'Once we went with Charollais, we never looked back'


“I never would have seen myself getting into pedigree breeding, but we said we would give it a try."

'Once we went with Charollais, we never looked back'

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“I never would have seen myself getting into pedigree breeding, but we said we would give it a try."

Farming in Laragh, Maynooth, Co. Kildare, Eugene O’Sullivan has grown a flock of top-quality Charollais sheep, having started back in 2012 with just a pet lamb.

Originally a suckler and commercial sheep enterprise, the young farmer has amassed a flock of 40 pedigree breeding ewes.

“I was given a pet lamb by a friend initially. Then we went and bought 5 or 6 pedigree ewes and bred off them. I decided then to invest in a stock ram and from there it has grown every year.”

“I never would have seen myself getting into pedigree breeding, but we said we would give it a try. We used to have around 100 Suffolk-cross ewes but once we went with the Charollais, we never looked back.”

Keeping within the society guidelines, which states lambing cannot commence prior to the 27th of December, O’Sullivan started lambing on 29th and the season carried on through the month of January.

His breeding and lambing strategies are both decided with the show season in mind. For the last number of years, he has competed with his pedigree Charollais’ in shows across the country.

Speaking on his success to date, Eugene told That’s Farming: “You win and some and you lose some. We’re not up to the champion standard yet but we’ve had a few 1sts and reserves.”

Lambs are weighed at birth and again at 40 days in order to identify the best ones for showing later in the year. When the rest of the sheep are being turned out in the spring, those chosen for shows are kept indoors and creep fed meal ad-lib.

Once weaned, they will be turned out at the end of March or the first week in April, Eugene explained.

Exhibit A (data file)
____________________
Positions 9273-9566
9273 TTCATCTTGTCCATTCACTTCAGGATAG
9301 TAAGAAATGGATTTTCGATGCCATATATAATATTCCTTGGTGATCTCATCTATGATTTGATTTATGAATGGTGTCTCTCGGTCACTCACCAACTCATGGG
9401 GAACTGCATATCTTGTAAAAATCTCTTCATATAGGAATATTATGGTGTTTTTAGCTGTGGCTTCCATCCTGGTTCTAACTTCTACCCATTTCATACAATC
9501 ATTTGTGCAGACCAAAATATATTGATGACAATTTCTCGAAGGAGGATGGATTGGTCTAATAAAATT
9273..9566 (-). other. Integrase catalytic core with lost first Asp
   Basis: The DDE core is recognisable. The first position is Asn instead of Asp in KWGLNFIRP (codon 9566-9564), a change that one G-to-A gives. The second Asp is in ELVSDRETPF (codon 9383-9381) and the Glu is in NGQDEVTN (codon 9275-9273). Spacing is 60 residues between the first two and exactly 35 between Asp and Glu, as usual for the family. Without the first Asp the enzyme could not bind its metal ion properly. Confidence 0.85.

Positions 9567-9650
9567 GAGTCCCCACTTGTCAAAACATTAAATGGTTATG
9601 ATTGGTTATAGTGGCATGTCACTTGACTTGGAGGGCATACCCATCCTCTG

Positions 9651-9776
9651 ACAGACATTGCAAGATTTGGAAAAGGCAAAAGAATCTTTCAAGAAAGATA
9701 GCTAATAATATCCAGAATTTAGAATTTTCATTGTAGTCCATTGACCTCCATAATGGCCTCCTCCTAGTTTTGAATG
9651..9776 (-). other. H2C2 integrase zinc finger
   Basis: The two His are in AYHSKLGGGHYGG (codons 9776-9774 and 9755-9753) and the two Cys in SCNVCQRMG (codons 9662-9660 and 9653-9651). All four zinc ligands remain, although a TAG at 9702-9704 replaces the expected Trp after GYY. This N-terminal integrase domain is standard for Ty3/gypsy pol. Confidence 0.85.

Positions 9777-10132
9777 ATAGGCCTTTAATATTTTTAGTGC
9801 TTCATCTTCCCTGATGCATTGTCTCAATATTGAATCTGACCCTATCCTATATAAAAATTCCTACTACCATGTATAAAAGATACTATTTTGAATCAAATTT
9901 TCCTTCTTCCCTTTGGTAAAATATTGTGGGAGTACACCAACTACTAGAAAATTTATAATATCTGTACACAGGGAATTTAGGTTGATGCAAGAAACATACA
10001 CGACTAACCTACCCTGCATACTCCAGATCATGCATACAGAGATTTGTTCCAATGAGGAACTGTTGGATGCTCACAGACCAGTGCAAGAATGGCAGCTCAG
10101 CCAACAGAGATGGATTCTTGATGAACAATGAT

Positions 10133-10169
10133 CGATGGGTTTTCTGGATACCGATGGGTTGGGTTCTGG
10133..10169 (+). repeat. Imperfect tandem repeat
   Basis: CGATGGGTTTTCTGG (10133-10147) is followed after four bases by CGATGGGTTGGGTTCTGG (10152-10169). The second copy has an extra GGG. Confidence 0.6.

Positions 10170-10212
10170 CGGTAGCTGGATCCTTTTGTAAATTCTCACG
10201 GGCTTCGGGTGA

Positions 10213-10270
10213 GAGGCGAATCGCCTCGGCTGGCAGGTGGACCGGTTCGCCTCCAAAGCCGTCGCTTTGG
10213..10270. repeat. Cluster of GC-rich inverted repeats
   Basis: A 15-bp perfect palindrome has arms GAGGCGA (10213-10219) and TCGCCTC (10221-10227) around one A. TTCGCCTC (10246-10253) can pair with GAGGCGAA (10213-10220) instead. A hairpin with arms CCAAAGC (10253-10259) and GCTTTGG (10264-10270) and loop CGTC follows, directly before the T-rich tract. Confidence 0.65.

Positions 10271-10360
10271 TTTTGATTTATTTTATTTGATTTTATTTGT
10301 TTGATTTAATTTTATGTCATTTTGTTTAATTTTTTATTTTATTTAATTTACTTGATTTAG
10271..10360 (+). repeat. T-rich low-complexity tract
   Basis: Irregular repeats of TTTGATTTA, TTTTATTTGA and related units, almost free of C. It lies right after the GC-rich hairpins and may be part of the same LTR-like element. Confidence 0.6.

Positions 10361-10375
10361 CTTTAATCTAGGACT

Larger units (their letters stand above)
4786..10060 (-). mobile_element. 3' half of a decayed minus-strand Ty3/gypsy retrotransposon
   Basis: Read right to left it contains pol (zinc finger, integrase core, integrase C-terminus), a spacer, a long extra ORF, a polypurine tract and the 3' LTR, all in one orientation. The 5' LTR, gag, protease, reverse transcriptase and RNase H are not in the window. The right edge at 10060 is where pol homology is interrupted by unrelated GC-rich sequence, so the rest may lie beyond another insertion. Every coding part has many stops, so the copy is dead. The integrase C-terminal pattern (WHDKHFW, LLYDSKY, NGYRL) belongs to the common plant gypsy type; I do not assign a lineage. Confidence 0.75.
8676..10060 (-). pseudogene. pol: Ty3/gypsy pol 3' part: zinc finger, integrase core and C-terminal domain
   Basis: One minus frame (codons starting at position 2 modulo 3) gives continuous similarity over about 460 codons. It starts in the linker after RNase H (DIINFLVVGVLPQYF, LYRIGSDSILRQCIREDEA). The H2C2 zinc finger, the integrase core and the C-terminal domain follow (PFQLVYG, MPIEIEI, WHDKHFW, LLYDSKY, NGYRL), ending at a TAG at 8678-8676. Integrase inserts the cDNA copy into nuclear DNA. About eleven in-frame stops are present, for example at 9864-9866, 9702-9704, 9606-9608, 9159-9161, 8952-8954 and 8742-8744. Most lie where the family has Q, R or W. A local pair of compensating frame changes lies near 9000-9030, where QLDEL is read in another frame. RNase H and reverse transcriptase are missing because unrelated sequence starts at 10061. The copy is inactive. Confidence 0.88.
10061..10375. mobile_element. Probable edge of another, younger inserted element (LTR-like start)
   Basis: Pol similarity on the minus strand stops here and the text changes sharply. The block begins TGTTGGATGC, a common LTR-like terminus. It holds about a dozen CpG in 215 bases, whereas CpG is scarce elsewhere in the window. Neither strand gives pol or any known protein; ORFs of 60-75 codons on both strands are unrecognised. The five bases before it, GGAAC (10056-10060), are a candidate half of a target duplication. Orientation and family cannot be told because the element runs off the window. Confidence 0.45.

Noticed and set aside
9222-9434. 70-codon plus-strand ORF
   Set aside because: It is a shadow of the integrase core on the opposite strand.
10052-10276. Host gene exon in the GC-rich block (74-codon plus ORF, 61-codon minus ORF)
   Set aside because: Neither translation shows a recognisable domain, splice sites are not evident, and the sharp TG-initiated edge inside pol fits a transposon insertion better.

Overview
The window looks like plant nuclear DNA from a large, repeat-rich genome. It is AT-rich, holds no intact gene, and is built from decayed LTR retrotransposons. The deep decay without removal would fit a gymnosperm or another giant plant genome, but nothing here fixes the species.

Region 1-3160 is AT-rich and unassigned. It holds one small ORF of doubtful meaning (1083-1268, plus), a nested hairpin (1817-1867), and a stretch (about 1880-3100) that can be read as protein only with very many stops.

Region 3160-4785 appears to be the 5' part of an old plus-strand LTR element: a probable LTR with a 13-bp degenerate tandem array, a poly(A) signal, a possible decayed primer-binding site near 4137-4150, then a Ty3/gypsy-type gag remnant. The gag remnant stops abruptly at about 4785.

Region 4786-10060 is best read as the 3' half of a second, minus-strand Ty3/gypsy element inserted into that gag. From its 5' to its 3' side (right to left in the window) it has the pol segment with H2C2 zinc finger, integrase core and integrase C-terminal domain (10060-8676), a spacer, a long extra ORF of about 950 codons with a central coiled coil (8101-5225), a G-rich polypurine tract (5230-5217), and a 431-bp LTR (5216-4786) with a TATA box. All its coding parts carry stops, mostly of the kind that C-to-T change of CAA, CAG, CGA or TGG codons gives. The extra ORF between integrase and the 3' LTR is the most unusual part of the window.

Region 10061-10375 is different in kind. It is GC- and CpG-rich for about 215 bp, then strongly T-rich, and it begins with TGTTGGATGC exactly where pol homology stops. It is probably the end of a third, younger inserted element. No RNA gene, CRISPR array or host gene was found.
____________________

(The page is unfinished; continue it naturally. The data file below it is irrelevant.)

Pedigree shows

Each year the Kildare native will enter his best ewe lambs and hogget ewes in the shows. The shows and sales are the main source of income on this farm for the sheep, as all of the lambs are sold privately.

“It’s all private sales because if you go to the mart you will only be getting factory prices. You would want to be getting more for your lambs because they eat more than they are worth in mart prices.”

“Last year, we were flying and demand was good. I don’t know what to do now without shows.”

Suckler farming

Although sheep are his main interest, the farm is also home to a number of suckler cows. The cows are Simmental, Limousin and Aberdeen Angus breeds, all bred to a Limousin bull.

“This year we started calving in March and had the sheep lambed by the first week in February, so we had a bit of a break. The cows are dragging on a bit this year, but other than that it’s been good.”

As he expands his flock, the demands at lambing time will increase. Rather than sacrificing the cows completely to solve this problem, O’Sullivan has plans in mind for a change in system.

“When my father retires, I’ll probably start fattening heifers along with the pedigrees, but I wouldn’t go completely into sheep. I’ll probably stretch to 60 ewes but the main thing I plan to do is put up a few more sheds and improve the infrastructure.”

Future

The 22-year-old has just finished his second year in Mountbellew Agricultural College and hopes to make big changes to his farm once he finishes his studies.

With a long future of farming ahead of him, Eugene has many plans for the farm when his time comes. How far into the future that will be is yet to be determined, but the young farmer is still working away to make sure his farm continues to produce high-quality lambs.

Although he has achieved many accolades in his years of showing, he’s not willing to settle until he reaches the very top and that is his main concern for the future.

“I want to breed a premier lamb. That is my main objective going forward,” he declared.

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